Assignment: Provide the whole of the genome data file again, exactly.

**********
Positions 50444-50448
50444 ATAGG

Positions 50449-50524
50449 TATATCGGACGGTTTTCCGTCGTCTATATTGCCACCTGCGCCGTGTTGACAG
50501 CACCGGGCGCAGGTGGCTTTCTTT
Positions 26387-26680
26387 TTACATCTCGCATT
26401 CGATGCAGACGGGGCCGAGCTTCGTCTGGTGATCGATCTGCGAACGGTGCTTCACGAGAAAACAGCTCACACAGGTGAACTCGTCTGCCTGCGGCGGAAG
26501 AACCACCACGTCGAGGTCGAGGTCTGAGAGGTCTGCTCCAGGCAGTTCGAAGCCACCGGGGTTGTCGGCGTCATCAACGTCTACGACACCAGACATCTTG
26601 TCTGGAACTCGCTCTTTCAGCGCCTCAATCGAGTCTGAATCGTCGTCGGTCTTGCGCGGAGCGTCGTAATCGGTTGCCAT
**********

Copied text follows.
Positions 50444-50448
50444 ATAGG

Positions 50449-50524
50449 TATATCGGACGGTTTTCCGTCGTCTATATTGCCACCTGCGCCGTGTTGACAG
50501 CACCGGGCGCAGGTGGCTTTCTTT
Positions 26387-26680
26387 TTACATCTCGCATT
26401 CGATGCAGACGGGGCCGAGCTTCGTCTGGTGATCGATCTGCGAACGGTGCTTCACGAGAAAACAGCTCACACAGGTGAACTCGTCTGCCTGCGGCGGAAG
26501 AACCACCACGTCGAGGTCGAGGTCTGAGAGGTCTGCTCCAGGCAGTTCGAAGCCACCGGGGTTGTCGGCGTCATCAACGTCTACGACACCAGACATCTTG
26601 TCTGGAACTCGCTCTTTCAGCGCCTCAATCGAGTCTGAATCGTCGTCGGTCTTGCGCGGAGCGTCGTAATCGGTTGCCAT